Re: FOS Newsletter Excerpts

From: Peter Suber <peters_at_EARLHAM.EDU>
Date: Thu, 6 Dec 2001 14:11:15 -0500

At 05:42 AM 12/6/2001 -0500, Joseph Riolo wrote:
>On Thu, 6 Dec 2001, Peter Suber <> wrote:
> >
> > The difficulty of total deletion has one more benefit for FOS. If you put
> > an unrefereed preprint of your work on the web, well before the moment when
> > you might assign the copyright to a journal, and then later publish a
> > revised or unrevised version in a journal, the journal may ask you to
> > remove the preprint from the web. You needn't comply; but even if you try
> > to do so, the preprint will almost certainly survive in some freely
> > accessible form. A recent thread of the September98 forum discussed the
> > effect of this phenomenon on copyright negotiations.
> >
> > Thread name, "Copyright: Form, Content, and Prepublication Incarnations"
> >
> > (The topic is more explicit later in the thread than earlier.)
>This news bit overlooks one important point and that point is not
>to underestimate the monopolistic power in the copyright. There is
>no sign that the power will contract. Instead, it is expanding
>and I won't be surprised that the copyright holders in future will
>force, with the threat of lawsuit, the people and entities to remove
>the preprints from their storage.

      If you're saying that the current trajectory of copyright law is to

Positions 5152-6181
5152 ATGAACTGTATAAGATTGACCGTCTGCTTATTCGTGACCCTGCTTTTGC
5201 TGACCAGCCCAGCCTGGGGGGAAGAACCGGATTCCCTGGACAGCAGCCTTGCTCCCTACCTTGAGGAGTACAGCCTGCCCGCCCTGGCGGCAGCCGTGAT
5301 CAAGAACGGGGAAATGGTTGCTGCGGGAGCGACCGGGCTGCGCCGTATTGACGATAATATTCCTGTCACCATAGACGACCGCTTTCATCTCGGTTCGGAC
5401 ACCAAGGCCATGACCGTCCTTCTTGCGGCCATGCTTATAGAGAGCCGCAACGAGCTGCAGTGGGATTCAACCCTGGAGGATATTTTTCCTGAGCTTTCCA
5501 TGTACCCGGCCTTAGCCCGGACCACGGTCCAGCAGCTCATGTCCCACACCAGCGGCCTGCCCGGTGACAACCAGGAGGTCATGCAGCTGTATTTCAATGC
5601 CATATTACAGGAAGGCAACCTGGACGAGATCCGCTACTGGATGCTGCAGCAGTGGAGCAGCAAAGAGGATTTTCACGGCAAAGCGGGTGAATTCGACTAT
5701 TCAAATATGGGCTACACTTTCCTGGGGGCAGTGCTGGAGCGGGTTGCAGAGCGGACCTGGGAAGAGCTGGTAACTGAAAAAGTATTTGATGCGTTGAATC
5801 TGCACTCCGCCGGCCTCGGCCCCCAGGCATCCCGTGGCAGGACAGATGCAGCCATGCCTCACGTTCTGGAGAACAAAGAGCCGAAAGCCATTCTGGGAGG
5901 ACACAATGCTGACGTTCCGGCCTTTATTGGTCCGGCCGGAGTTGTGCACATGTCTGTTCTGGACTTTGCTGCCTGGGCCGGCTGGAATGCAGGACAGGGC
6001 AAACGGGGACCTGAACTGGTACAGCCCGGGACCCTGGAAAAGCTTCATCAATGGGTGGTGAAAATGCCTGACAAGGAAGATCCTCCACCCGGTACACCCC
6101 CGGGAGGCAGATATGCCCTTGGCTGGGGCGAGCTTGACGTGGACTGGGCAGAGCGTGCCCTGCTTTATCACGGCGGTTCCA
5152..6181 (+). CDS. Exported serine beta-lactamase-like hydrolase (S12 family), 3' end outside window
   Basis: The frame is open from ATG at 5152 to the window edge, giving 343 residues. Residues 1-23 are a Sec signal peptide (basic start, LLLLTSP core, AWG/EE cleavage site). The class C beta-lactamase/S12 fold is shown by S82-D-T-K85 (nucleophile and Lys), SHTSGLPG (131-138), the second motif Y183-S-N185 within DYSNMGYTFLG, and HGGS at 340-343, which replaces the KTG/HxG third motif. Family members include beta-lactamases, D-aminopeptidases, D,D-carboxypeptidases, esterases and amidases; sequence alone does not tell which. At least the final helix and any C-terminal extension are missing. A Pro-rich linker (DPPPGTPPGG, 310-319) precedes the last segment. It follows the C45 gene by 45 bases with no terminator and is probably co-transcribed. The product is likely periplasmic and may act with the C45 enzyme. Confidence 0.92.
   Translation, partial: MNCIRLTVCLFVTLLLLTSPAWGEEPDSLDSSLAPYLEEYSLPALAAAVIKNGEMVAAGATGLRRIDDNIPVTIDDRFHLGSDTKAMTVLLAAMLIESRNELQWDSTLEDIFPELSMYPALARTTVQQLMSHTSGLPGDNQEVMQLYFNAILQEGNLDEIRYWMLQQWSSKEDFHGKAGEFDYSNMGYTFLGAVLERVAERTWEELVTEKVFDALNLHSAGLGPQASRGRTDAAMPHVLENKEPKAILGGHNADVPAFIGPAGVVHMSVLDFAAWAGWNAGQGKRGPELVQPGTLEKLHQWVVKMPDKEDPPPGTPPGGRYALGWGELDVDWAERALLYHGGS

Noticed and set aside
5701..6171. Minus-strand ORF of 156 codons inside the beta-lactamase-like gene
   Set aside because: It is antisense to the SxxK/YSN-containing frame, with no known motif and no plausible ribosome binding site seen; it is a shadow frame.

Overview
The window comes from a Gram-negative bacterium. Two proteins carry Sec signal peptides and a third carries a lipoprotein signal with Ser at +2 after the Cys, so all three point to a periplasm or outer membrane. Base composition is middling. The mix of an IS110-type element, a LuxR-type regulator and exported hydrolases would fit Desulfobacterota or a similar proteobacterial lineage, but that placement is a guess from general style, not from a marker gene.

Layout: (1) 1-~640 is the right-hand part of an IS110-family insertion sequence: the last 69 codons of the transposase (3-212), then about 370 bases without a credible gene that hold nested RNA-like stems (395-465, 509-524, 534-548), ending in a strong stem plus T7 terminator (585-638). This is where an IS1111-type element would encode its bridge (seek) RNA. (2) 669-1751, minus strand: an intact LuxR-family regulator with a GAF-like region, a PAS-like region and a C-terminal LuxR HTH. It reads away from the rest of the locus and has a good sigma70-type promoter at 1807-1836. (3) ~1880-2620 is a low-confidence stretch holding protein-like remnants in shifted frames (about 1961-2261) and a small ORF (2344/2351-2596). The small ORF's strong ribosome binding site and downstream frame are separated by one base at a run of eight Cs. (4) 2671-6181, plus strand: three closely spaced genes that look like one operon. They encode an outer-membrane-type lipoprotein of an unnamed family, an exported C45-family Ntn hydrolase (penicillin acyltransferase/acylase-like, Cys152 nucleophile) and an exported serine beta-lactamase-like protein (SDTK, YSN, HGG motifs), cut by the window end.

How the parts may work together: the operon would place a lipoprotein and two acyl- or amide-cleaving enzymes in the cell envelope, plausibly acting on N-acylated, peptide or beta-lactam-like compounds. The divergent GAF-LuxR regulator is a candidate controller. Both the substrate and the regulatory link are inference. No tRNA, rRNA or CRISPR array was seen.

favor publishers over readers, I agree, and I also agree that this will
probably continue. However, that doesn't affect the case I was describing
above. The preprint is not covered by the transfer of copyright of the
refereed final draft. The most that publishers can do in this situation is
to refuse to accept the refereed final draft for publication unless the
preprint is removed from the web. But this is not an exercise of
intellectual property rights; it's just power negotiating.
      No matter how oppressive copyright law becomes, it will be irrelevant
for journals that let authors retain copyright. Today they are few in
number. But as new journals are created to respond to the problems created
by existing publishers, more and more of them will let authors retain
copyright and only ask for the right of first printing. Then authors will
be at liberty to put their refereed postprints in public archives, free for

> > Copyright (c) 2001, Peter Suber
> >
>Mr. Suber, why do you need copyright in your newsletter? Why don't
>you liberate it by putting it in the public domain? What are you
>really accomplishing with copyright in your newsletter?

      In short, I want a legal basis to oppose plagiarists, who would put
their name on my work, and for-profit aggregators, who would bundle it in a
package for sale. For more details, see the statement to which I link just
below my copyright declaration (


Peter Suber, Professor of Philosophy
Earlham College, Richmond, Indiana, 47374

Editor, The Free Online Scholarship Newsletter
Received on Thu Dec 06 2001 - 21:30:41 GMT

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